“The challenge Democrats have had,” Bonier said, “is in drawing the charge of extremism to anyone but Trump. And what happened with Dobbs is that it not only had the impact as an issue by itself but it actually made voters look at arguments about Republican extremism and democracy denial and January 6 in a way that suddenly resonated for them.”
As more states attempt to put abortion measures on their ballots and Republicans do everything possible to keep this from happening, the connection between abortion and democracy could grow ever stronger. This year, lawmakers in Arkansas, Florida, Idaho, Missouri, North Dakota, and Oklahoma have debated bills meant to undermine citizen-led ballot initiatives. Wisconsin Republicans rejected Democratic governor Tony Evers’s proposal that voters cast ballots on abortion in that state’s crucial April 4 election, which will determine control of the State Supreme Court. And in Ohio, where citizens are already collecting signatures for a constitutional ballot measure, some Republicans are pushing to make the electoral threshold for constitutional amendments 60 percent.
To truly reframe the issue moving forward might mean moving away from one old frame: Roe itself. Activists have long argued that it should never have been the ceiling but the floor. Now that it’s gone, those mourning its demise can strive to build a more expansive, less vulnerable model dependent not on legally precarious notions of privacy, and not tied to gestational age in a way that permits restriction, and not as exposed to limitations that hurt the poor most. Whatever comes next, multiple Democrats suggested to me, should not be modeled on Roe or try to recapitulate it. “We have a chance to imagine something much more fundamental to women’s futures and rights than we’ve ever had before,” Jayapal said.
In her 1969 speech, Shirley Chisholm cited a poll showing that 64 percent of respondents were in favor of abortion decisions being made between a woman and her doctor. After Roe, survey after survey turned up a nation irrevocably divided on the issue: 50-50 for and against. It got embedded in the very psyche of the Democratic Party that abortion was a lightning rod and that to come too close to it was to risk electrocution.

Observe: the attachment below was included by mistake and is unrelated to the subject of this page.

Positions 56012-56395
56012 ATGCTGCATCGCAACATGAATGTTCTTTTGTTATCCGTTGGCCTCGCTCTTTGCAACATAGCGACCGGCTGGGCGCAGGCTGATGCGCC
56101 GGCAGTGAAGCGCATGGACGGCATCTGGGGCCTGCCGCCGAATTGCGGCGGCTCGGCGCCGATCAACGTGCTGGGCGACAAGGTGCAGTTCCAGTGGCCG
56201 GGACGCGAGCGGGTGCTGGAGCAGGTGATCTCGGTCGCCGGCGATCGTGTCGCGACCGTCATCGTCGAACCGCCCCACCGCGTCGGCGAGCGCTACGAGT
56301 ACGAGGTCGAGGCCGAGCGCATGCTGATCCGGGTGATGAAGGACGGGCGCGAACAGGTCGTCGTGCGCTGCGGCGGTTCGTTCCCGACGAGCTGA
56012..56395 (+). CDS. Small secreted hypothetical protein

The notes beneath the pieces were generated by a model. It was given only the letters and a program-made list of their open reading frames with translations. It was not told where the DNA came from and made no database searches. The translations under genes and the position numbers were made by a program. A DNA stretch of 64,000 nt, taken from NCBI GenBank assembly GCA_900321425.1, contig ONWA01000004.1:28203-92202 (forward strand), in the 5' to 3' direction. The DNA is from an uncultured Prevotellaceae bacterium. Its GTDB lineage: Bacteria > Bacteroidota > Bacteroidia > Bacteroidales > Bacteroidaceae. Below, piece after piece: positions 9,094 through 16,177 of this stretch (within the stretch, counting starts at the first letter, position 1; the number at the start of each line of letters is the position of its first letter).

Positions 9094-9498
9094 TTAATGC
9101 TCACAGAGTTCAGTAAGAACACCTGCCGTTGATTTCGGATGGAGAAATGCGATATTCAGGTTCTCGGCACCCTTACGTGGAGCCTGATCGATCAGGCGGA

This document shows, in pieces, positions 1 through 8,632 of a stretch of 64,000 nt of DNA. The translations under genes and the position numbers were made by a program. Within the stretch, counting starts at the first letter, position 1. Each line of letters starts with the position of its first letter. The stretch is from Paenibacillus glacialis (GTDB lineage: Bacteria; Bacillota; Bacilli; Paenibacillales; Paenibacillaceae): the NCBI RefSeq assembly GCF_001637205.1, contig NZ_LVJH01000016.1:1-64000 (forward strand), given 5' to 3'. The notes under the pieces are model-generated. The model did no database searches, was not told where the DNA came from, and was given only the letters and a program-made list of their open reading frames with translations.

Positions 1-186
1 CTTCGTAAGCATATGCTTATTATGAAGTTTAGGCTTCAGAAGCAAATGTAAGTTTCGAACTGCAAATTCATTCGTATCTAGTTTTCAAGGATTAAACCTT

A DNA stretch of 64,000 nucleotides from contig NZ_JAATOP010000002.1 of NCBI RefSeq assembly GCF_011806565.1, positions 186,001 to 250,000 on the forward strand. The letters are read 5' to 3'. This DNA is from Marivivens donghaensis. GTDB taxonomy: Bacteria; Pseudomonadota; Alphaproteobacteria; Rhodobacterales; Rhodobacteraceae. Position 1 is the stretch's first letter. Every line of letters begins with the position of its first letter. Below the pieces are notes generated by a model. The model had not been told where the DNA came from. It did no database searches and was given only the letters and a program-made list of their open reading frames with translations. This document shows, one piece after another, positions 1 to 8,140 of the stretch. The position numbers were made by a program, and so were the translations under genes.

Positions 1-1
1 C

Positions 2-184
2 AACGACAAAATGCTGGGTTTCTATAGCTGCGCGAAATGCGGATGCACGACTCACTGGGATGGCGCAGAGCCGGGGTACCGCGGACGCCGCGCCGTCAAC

Only in the past decade has a new and more diverse generation of pollsters begun asking questions about abortion differently. As Undem has explained, when surveys asked first whether respondents personally supported abortion and then whether they believed the government should be making decisions about it, it became clear that 60 to 75 percent of Americans believe abortion should be legal. In other words, it took more than 50 years to get back to where Chisholm said we were in 1969.
Chisholm also saw the links between gender, racial, and economic inequity. “The poor rely most heavily on the contraceptive methods which have the highest incidence of failure,” she said. And just four years after the nine male Supreme Court justices who made birth control legal in Griswold v. Connecticut had not been able to bring themselves to actually utter the names of any contraceptive methods, Chisholm rattled them off: “withdrawal, rhythm, douche, suppositories, foam as opposed to the Pill, the diaphragm, coil.”
Chisholm was trying to normalize reproductive health; she was acknowledging the quotidian human experience of people with the capacity for pregnancy. When abortion is integrated into our lives, when it is not placed into its own special and highly charged category, when it is based on real stories of real people, a subtle shift occurs, as if we’re cocking our heads to see a photograph in a different way.
Back in Michigan, Erika Geiss posited to me that one reason her party had long struggled to lead on abortion rights was that “people came up with stupid names for everything having to do with sexuality, reproduction, women’s health, periods” and that this unwillingness to use precise language stemmed from a failure to take certain bodies seriously. Indeed, 11 years ago, a Michigan legislator was kicked off the floor for saying the word vagina during an abortion debate.
In Michigan and Washington, I noticed how frequently elected officials spoke on the record to me about periods, menopause, the nauseating pain of IUD insertion. Whitmer and I compared notes about being women old enough not to have ever used period-tracking apps. Nessel has told the story of an early meeting of executive leadership in 2019 at which she’d gotten her period unexpectedly; when she asked if anyone had a tampon, Whitmer replied, “Madame Attorney General, everyone here has a tampon.” At a federal level, many of the most active legislators have told stories of their own abortions and experiences of sexual assault. Jimmy Gomez remembered that as a kid, “we were so poor that we would gather change to go to the gas station and buy my sisters’ feminine products out of the machines.”